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Critical management studies (CMS): Engaging with Practice Free essay! Download now

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Critical management studies (CMS): Engaging with Practice

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Critical management studies (CMS): Engaging with Practice essay previewCritical management studies (CMS): Engaging with Practice essay previewCritical management studies (CMS): Engaging with Practice essay preview

Description

Critical management studies (CMS)! might be struggling to find an identity. Upon reviewing much of the published discourse for this assignment, what is striking are the significant number of internal debates primarily centred on theoretical approaches, roles of scholars within the university and issues surrounding engagement with management. One possible explanation is that CMS is still an adolescent field of study (Phillips 2006); one that might be mired in the process of trying to determine what it wants to be when it comes of age. What is more, it has embarked on an ambitious agenda. But, considering CMS' dogma, some predicament should be expected and thus understandable. However, the apparent deep divides within the CMS camp as well as lack of consensus around seemingly substantive issues is indeed troubling.

Preview


Critical Management
Studies
Engaging with practice

T H E C O N T E X T O F M A N A G E M E N T R E S E A R C H M N 7 0 9 9
Critical Management Studies: engaging with practice
Table of Contents
Introduction ................................................................................................................................................................3
1.0 Challenging the orthodoxy .....................................................................................................................................4
2.0 Rethinking performative intent ..............................................................................................................................5
3.0 The issue of engagement........................................................................................................................................7
4.0 Conclusion and Future Directions ..........................................................................................................................9
Bibliography .............................................................................................................................................................10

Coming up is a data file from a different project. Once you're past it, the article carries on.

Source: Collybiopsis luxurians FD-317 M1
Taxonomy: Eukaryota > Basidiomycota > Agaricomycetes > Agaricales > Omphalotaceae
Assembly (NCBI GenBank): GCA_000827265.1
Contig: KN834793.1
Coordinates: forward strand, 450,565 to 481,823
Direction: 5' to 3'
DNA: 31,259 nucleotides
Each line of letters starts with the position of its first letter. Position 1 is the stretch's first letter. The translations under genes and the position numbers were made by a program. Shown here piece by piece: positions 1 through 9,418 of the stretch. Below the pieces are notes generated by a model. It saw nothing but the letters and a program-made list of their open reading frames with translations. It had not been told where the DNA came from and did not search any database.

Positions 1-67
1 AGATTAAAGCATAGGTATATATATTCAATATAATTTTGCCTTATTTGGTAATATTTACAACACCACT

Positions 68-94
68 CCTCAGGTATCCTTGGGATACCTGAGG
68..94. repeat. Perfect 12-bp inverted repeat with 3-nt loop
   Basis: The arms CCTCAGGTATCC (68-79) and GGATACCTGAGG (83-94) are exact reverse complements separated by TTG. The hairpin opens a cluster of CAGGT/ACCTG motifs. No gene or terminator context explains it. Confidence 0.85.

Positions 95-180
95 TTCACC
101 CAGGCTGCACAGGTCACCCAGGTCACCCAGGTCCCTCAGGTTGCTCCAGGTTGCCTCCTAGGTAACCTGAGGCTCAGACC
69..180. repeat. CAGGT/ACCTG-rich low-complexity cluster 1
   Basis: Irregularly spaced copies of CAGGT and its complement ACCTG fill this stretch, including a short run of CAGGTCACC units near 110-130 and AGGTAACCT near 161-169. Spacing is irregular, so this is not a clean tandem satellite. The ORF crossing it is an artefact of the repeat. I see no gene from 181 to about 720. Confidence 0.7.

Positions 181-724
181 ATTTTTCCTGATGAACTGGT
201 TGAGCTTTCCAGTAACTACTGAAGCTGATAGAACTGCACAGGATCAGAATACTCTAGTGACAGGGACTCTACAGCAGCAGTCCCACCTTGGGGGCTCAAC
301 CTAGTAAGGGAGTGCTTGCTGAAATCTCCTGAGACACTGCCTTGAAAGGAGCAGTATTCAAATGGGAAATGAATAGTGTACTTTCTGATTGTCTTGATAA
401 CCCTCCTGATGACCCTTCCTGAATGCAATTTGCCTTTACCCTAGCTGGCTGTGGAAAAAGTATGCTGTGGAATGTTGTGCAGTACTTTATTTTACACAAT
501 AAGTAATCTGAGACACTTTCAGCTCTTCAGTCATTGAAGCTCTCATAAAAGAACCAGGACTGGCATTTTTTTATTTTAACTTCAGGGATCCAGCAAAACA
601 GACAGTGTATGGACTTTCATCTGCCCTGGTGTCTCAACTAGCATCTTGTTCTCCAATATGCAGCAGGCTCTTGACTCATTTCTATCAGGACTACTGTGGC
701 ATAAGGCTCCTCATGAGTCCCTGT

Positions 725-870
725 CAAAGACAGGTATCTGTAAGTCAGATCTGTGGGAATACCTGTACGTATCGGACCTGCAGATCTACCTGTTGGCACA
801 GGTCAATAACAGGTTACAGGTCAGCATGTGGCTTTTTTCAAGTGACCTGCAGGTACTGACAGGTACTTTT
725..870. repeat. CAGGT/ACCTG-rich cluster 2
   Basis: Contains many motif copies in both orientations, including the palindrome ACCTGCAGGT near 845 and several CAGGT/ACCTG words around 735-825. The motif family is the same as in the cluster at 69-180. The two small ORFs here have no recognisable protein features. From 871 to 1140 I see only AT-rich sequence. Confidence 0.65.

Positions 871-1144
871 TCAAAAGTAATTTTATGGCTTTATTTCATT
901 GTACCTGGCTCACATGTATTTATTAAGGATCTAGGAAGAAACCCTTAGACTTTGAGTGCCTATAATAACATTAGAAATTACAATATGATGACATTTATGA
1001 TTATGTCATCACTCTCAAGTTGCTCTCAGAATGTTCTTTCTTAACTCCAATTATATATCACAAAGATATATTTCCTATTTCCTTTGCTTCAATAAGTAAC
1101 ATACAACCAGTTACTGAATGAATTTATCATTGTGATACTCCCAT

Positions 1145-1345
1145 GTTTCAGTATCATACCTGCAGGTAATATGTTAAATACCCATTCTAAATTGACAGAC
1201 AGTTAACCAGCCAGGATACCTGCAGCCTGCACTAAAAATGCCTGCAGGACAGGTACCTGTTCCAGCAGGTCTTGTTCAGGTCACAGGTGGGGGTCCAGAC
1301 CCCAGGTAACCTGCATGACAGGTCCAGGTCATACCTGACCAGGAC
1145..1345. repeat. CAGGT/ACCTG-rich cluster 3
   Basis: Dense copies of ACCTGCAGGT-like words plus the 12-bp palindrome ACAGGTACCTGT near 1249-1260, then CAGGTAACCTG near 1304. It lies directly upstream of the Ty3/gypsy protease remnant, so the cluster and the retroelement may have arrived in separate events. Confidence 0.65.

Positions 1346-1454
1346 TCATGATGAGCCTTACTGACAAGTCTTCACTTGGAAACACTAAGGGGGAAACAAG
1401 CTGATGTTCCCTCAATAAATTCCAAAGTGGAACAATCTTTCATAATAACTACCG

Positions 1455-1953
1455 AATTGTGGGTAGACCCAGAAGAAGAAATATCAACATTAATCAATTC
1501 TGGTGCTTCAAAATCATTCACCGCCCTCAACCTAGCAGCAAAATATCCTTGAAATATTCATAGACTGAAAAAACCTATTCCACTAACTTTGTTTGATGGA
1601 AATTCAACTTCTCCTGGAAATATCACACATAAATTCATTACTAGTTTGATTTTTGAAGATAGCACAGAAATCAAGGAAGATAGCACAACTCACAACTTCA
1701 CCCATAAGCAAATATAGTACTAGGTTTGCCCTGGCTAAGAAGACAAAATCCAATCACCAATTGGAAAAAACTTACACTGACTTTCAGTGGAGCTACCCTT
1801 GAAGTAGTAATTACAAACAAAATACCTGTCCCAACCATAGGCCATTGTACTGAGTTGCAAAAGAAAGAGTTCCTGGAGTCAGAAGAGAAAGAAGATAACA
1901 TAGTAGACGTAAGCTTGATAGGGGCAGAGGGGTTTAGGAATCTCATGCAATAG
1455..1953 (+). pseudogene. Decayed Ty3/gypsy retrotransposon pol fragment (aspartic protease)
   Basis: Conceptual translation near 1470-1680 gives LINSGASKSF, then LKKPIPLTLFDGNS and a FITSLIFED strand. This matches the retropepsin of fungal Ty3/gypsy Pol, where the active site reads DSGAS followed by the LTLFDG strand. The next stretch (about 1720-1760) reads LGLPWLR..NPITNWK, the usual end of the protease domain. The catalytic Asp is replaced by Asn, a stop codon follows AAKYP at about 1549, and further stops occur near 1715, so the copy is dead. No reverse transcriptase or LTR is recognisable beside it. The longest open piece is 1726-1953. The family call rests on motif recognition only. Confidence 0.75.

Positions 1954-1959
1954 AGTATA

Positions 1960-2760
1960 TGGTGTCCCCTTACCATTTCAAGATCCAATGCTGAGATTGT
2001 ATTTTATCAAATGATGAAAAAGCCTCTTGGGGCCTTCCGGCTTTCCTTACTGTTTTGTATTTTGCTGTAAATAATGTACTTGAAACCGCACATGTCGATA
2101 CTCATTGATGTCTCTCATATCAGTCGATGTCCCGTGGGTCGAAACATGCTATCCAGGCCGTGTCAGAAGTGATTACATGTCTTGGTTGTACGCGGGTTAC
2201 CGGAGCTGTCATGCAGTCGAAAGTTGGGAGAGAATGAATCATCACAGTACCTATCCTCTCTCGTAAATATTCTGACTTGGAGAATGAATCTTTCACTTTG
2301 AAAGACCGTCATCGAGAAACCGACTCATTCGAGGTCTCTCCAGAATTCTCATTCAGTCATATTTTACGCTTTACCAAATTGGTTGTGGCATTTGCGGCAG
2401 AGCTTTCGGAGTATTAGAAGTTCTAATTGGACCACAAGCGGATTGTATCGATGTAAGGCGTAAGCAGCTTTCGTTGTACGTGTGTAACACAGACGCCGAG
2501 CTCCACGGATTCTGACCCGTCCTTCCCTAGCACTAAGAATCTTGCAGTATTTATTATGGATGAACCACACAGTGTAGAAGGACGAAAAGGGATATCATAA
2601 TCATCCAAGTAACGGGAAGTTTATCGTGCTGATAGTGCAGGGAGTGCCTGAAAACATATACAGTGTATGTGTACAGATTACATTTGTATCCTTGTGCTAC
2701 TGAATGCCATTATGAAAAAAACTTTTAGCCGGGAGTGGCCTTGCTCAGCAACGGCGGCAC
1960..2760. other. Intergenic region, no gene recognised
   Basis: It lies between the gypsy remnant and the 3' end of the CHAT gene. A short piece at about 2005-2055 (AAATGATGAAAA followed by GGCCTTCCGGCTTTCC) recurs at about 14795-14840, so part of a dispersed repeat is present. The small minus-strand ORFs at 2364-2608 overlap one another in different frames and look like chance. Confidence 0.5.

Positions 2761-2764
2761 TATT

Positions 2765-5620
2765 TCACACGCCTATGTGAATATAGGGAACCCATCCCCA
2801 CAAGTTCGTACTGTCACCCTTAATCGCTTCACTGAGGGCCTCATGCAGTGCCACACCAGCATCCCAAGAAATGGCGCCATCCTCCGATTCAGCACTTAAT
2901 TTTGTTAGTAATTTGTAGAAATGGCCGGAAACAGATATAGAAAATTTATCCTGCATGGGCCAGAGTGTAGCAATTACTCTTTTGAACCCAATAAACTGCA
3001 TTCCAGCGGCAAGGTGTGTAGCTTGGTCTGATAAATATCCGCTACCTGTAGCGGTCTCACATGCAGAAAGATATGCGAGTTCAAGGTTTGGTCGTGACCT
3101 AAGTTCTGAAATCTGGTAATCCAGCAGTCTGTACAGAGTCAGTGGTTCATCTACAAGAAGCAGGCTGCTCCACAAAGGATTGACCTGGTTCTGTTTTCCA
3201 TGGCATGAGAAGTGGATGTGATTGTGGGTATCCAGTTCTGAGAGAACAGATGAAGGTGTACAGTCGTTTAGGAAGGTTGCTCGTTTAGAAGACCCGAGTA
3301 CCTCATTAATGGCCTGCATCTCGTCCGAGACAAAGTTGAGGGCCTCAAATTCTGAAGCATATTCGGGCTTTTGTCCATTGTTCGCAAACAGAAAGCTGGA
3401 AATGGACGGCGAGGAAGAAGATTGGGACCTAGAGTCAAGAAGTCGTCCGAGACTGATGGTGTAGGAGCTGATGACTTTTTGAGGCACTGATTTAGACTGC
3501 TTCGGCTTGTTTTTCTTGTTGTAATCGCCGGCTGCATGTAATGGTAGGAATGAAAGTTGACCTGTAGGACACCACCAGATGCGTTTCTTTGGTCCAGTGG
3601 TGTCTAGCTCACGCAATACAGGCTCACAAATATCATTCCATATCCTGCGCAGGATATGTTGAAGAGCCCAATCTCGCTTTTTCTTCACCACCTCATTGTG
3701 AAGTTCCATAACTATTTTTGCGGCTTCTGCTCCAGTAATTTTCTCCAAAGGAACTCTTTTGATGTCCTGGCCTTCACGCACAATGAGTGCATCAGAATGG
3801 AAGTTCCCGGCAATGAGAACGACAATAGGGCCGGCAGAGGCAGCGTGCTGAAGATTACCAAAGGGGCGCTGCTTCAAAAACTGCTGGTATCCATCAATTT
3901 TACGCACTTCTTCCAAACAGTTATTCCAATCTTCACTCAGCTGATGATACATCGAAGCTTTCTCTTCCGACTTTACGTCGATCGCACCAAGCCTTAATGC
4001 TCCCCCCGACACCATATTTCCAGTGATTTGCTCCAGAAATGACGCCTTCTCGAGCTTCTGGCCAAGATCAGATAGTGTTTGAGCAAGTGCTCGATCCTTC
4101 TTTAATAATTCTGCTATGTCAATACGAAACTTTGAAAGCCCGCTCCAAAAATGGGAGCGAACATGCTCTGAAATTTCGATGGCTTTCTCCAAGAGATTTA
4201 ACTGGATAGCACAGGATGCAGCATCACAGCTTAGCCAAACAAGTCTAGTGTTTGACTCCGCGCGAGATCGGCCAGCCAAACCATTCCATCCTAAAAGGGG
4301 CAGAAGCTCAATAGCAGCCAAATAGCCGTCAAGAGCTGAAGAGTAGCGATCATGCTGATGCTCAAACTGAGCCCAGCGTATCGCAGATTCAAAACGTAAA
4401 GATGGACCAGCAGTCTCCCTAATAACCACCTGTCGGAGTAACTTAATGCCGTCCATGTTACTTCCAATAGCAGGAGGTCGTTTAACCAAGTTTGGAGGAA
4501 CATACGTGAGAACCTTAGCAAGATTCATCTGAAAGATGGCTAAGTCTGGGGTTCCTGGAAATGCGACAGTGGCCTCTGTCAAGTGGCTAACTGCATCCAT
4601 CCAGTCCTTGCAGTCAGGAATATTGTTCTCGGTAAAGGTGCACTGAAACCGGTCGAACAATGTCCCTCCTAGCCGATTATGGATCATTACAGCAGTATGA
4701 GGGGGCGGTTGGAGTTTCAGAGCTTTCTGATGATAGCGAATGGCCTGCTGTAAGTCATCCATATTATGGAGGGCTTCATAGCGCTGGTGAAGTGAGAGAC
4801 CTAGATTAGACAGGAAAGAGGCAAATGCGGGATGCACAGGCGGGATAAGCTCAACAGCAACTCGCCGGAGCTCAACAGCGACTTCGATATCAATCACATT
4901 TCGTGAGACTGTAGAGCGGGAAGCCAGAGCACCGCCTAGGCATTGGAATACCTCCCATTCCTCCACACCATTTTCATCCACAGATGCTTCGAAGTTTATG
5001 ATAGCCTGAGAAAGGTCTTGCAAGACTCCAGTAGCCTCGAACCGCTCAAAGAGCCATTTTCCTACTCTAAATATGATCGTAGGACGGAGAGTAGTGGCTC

Endnotes ....................................................................................................................................................................11
3 Donald Harper Critical Management Studies: engaging with practice
INTRODUCTION
Critical management studies (CMS) might be struggling to find an identity. Upon
reviewing much of the published discourse for this assignment, what is striking are the
significant number of internal debates primarily centred on theoretical approaches, roles of
scholars within the university and issues surrounding engagement with management. One
possible explanation is that CMS is still an adolescent field of study (Phillips 2006); one that
might be mired in the process of trying to determine what it wants to be when it comes of age.
What is more, it has embarked on an ambitious agenda. But, considering CMS' dogma, some
predicament should be expected and thus understandable. However, the apparent deep divides
within the CMS camp as well as lack of consensus around seemingly substantive issues is
indeed troubling.
At first glance, I encounter a field of study which appears to situate its principles in
direct opposition to the Neo-liberalist ideology, restructure, or reorient, national and
multinational corporate behemoths and reverse the hegemonic mindset of mainstream
'managerialism' that permeates labour (Adler, Forbes et al. 2007). CMS scholars view these
objects as the primary source and cause of social inequalities, environmental erosion and
organizational and social injustice. For example, it is often suggested that the multinationals'
ongoing hunt for cheap labour and natural resources, coupled with 'free trade' agreements, fuels
exploitative tendencies (Mander and Goldsmith 1996). However, in a seminal paper, Fournier
and Grey (2000) quickly remind us that these concerns are indeed shared by critical and noncritical
scholars alike. Nevertheless, the authors also assert that 'critical' work does contain some
distinct elements; namely anti-performativity, denaturalization and reflexivity (Fournier and
Grey 2000).
Here I must acknowledge that, I share many of the broader concerns and objectives
expressed by the CMS community; of which I now consider myself a new member. And, it may
be of some importance to confess to my being a product of several years of experience as a
4 Donald Harper Critical Management Studies: engaging with practice
former employee and manager at large US public (i.e., for-profit) corporations; a portion of
which consisted of active involvement in significant change management projects.
Additionally, I have participated in several entrepreneurial ventures (my own as well as on
behalf of others) and often filled the role of a consultant on numerous occasions. With this in
mind, I wish to exercise some freedom within this paper to invoke some personal perspectives
while honouring ...

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